World Rabies Day is September 28th. In honor of this day, we wanted to inform our clients about this fatal virus and the importance of vaccination!
WHAT IS RABIES?
Rabies is a virus that affects any warm blooded animal and humans. The virus is transmitted through saliva via a wound or bite and mucous membranes (gums). The virus replicates in the tissues local to the wound then starts to replicate and travel up the nerves towards the spinal cord to the brain. The virus can be found in the salivary glands where it is shed during a bite or wound. The virus can be shed for up to two weeks before clinical signs are apparent in an animal. Rabies virus is fatal; death ensues within 10 days of clinical signs.
WHAT ARE THE CLINICAL SIGNS OF RABIES?
There are three stages of rabies therefore the clinical signs can be variable.
Prodromal Form: Behavior changes occur including anxiety, solitude or unease. A fever can occur in these patients. This stage lasts for 2-3 days. The site of exposure may be itchy during this stage.
Paralytic (Dumb) Form: Most canines present in this form and some cats can present this way. Signs include lethargy, difficulty swallowing, hypersalivation, changes in their voice or bark, dropped jaw, and paralysis of the affected limb. This stage can last 1-7 days and ends when patient dies.
Furious Form: Majority of cats present in this form and some dogs can present in this stage. Signs include aggression, biting, altered voice or bark, seizures, paralysis, and a drunken gait/stance. Pets may be oversensitive to sounds and touch and this stage can last 2-4 days ending in death.
HOW DO I PREVENT RABIES?
The vaccine is extremely effective in preventing rabies. All dogs and cats should be vaccinated for rabies at or after 12 weeks of age and again at 1 year of age. After a year of age, there is a 1 year or 3 year vaccine available for cats and dogs.
There is a rabies vaccine available for horses and it is recommended to vaccinate them once yearly. Foals who have never been vaccinated for rabies should be vaccinated for the first time and the vaccine should be boostered 4-6 weeks after the initial vaccine to ensure there is adequate immunity. After the series, they should be vaccinated yearly.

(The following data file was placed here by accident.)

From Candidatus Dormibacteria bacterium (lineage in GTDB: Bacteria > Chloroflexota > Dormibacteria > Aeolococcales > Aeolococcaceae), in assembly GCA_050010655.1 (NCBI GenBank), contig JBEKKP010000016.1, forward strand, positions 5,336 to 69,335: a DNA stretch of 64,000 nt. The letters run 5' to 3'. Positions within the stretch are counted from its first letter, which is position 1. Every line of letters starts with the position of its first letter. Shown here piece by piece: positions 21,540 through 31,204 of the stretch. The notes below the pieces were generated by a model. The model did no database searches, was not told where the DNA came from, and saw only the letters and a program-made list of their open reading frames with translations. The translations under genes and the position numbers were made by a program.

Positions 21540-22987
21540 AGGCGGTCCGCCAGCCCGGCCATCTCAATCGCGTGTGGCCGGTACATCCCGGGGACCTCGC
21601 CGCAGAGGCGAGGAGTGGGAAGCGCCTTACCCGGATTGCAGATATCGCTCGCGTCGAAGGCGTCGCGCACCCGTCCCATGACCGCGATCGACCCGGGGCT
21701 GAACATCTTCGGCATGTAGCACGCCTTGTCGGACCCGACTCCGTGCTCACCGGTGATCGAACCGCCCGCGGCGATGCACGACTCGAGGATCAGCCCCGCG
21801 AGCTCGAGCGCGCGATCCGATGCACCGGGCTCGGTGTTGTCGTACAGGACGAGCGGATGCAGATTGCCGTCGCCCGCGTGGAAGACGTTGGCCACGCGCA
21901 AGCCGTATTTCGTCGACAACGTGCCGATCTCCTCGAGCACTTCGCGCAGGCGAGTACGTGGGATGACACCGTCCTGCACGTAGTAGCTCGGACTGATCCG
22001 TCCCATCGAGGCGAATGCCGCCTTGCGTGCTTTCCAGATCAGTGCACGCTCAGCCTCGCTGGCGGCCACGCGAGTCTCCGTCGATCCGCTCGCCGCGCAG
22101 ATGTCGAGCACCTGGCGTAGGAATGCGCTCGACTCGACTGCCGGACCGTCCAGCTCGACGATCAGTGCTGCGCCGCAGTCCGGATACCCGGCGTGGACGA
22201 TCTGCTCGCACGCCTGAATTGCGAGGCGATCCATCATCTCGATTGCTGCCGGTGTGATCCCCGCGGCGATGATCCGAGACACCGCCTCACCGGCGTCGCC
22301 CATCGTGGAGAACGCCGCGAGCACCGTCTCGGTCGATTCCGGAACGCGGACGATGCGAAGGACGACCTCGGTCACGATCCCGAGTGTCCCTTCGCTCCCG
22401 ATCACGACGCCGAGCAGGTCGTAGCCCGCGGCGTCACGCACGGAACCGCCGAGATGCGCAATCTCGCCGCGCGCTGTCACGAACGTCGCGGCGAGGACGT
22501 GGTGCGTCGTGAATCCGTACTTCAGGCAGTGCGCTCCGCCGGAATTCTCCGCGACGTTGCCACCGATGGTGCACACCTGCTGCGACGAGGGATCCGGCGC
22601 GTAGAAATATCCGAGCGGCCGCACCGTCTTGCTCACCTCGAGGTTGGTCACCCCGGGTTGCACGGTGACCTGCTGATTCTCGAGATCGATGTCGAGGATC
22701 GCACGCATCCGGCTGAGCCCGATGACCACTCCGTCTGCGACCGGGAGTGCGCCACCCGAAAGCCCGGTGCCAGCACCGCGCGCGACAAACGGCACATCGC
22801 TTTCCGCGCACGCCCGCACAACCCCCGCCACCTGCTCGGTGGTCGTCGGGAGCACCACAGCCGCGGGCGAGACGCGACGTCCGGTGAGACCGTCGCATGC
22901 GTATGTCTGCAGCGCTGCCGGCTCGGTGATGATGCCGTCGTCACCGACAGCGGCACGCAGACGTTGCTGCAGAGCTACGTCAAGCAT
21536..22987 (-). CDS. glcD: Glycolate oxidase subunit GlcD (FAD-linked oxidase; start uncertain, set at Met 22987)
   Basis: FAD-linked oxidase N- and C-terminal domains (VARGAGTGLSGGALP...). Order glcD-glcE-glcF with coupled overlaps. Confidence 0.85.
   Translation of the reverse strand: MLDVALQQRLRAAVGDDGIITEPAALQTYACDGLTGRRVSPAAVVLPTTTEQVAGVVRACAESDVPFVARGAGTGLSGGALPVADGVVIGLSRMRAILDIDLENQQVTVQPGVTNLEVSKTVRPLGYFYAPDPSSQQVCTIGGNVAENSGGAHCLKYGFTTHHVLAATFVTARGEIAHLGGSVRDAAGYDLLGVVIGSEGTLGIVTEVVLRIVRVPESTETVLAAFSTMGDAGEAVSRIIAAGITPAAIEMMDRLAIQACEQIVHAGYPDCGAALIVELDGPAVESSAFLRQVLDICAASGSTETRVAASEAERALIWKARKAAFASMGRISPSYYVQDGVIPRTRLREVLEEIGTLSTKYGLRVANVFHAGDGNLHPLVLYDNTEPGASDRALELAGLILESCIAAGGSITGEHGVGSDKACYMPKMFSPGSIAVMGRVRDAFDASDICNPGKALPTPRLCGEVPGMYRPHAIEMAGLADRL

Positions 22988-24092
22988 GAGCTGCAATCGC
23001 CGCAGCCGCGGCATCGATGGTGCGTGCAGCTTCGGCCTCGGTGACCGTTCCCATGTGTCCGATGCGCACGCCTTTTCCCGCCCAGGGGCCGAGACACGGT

Pets should be kept from roaming in order to decrease the chance they will be exposed to rabid animals.
WHAT TO DO IF YOU OR YOUR PET IS BITTEN BY A SUSPICOUS ANIMAL?
Alabama public health laws require a 10-day quarantine for observation of owned, vaccinated pets after they have bitten another animal or a human. Often times, this quarantine period is at a veterinary office where the pet is monitored for behavior or neurologic changes.
Pets who are NOT vaccinated for rabies and have been exposed to a known rabid animal or to any bat or wild, carnivorous animal are a placed in a 6 month quarantine and they are monitored for development of clinical signs.
Pets who ARE vaccinated for rabies and have been exposed to a known rabid animal or to any bat or wild, carnivorous animal are immediately revaccinated for rabies and them monitored for 45 days after the bite.
Wild animals or bats that have bitten an animal or human are immediately euthanized and samples are sent to the state lab for testing to determine if the animal was rabid.
Each case is different and requires communication between you, your Veterinarian and the local County Health Department. If you or your pet is bitten by another dog, cat, or a wild animal, seek medical attention immediately and call your local County Health Department or Veterinarian to determine what next steps are necessary to ensure you and your pet remain healthy.
In 2018, there have been at least 8 cases of rabies diagnosed in the State of Alabama. A simple vaccine can protect your animals. Bring your pets by the office today to get their rabies vaccine updated!
Clay Hill Animal Clinic is small town veterinary practice that strives to deliver cutting edge veterinary care in a down-home, relaxed environment. Clay Hill Animal Clinic currently employs the expertise and efforts of three full-time Veterinarians, 1 part-time Veterinarian, two licensed veterinary technicians, and ten other veterinary assistants and staff to ensure that your pets and livestock are properly and efficiently cared for and treated. The animals of Butler County and the surrounding area have been cared for by Clay Hill Animal Clinic and the former Watson Animal Clinic for nearly 40 years on a walk in basis. We will never turn away walk-in business, but in an attempt to keep prices low and efficiency high we are asking our clients to call and make appointments whenever possible. This will ensure that you are seen in a timely manner and that you will see the Veterinarian of your choice. We look forward to seeing you very soon for all of your veterinary care needs.
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HOURS OF OPERATION:
Monday 8:00 a.m. to 5:00 p.m.
Tuesday 8:00 a.m. to 5:00 p.m.
Wednesday 8:00 a.m to 12:00 p.m.
Thursday 8:00 a.m. to 5:00 p.m.
Friday 8:00 a.m. to 5:00 p.m.
Saturday 8:00 a.m. to 12:00 p.m.